TRANSITION: Now that we have an idea about the marriage and divorce rates in the United States and within the Marine Corps, let's discuss some of the reasons first-term Marines have given for getting married.

    2. WHY MANY FIRST-TERM MARINES MARRY: (10 MIN)

    a. Make more money. When our military went to an all volunteer force, pay was increased and family entitlements were expanded to attract more recruits. By calling attention to family benefits such as Basic Allowance for Quarters (BAQ), separation allowances, and commuted rations (COMRATS), the military itself created the "financial illusion" that married military couples make more money than single personnel. So a number of first-term Marines believe they can support a spouse and children on their military pay and live comfortably in the process.

    b. Escape loneliness and the barracks life. Some Marines marry to escape loneliness and barracks life. While barracks life subjects you to room inspections and does not usually allow you a choice of roommates, married life allows you to choose your "roommate" while avoiding the hassle of inspections.

    c. Sex. "Sleeping around" may end a Marine's life through disease. It may end their career through legal procedures in the case of adultery, sodomy, rape (to include statutory/underage or lack of consent), or indecent acts with a minor. The risk of contracting a sexually transmitted disease, including AIDS, is greatly reduced in a faithful marriage because no diseases will be acquired from outside the marriage.

    d. Love. There are divorced couples today who say: "We loved one another very much, but love was not enough." Many people misunderstand love; they think of it as an emotion, then they wonder why their commitments last only as long as their feelings. Marriage is a partnership of common values and goals.

    1) In order for a couple's love to grow and mature throughout life, the couple needs to be willing to work with each other on critical marriage issues such as finances, children, personal responsibilities, and goals.

    2) If a couple's relationship is grounded in a deep and mature respect for one another that produces actions which show their commitment to each other, the chances of entering into a life-long and happy marriage are greatly increased.

    e. Pregnancy. Another reason for marrying is pregnancy. "I got her pregnant, so I had to marry her," or "I wanted my child to have a father" are reasons given for marriage.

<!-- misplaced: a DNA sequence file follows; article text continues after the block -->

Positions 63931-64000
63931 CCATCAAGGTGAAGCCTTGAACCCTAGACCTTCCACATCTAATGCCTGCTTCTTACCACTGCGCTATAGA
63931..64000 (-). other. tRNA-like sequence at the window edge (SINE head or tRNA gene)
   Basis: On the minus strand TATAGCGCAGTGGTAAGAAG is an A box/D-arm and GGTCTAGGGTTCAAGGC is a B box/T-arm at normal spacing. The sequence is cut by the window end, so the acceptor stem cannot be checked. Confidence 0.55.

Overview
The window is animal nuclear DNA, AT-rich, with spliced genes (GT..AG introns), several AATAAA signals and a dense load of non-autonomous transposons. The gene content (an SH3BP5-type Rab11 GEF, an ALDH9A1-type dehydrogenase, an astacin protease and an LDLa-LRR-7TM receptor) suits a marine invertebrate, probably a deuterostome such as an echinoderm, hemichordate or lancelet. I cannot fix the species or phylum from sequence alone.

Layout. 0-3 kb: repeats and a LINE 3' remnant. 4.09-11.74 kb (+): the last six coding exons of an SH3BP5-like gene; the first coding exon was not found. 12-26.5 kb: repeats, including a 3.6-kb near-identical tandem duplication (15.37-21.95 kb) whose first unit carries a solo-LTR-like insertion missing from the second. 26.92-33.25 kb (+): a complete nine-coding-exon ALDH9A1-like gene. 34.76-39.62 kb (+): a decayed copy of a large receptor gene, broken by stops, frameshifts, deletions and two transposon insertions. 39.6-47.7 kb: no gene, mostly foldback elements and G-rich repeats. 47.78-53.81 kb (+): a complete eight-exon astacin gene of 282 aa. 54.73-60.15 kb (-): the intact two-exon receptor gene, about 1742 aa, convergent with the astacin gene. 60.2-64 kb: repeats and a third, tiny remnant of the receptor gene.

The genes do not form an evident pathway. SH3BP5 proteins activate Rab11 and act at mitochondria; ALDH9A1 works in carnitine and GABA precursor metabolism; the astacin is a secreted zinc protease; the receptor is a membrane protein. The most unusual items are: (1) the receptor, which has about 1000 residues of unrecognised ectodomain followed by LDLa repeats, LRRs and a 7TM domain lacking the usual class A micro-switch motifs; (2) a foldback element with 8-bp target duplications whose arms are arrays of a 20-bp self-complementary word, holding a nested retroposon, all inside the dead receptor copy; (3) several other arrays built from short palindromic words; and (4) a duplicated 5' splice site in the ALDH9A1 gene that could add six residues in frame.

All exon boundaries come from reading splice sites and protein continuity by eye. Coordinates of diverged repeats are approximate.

1) Those who make that commitment need to realize the difficulty a third person will bring to the early years of a marriage. The unexpected financial demands of an extra mouth to feed and the time-consuming physical needs of a baby are painfully difficult for a young couple. Either or both partners may become resentful of the situation and the loss of "freedom" enjoyed when he/she was single.

    2) People who marry because of pregnancy very often find themselves unable to make a success of the marriage.

    INSTRUCTOR'S NOTE:

    Probe the class by asking questions.


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    Part 4

    TRANSITION: Where do things go wrong in a marriage? Let's look at some of the reasons why marriages end in divorce.
    3. WHY SO MANY MARRIAGES END IN DIVORCE: (16 MIN)

    It is disturbing to note that Marines interviewed after going through a divorce have said that they did not take part in any marriage preparation classes or counseling. In fact, one young, first-term Marine made this interesting comparison:

    "I prepared more for my bungy cord jump; checking the site, checking the equipment, rope length, catch lever,
    receiving line, and double checking everything again and again. You want to make sure everything is good to go before you do it. But for my marriage, I didn't do anything but go to the Justice of the Peace."

    a. Marines Lead Unique Lives. Statistics show that the things that make the Marine Corps unique are among the things that add stress and difficulty to marriage.

    1) Problems with money, lack of maturity, and children from previous relationships.

    2) Extended separations.

    3) Frequent moves.

    b. Money. Many Marines mistakenly believe that by getting married, they'll have more money. While married Marines do qualify for some financial help such as BAQ and COMRATS, and sometimes separations allowance when deployed, they also acquire extra expenses. If there are children, expenses are even higher. Several points must be kept in mind: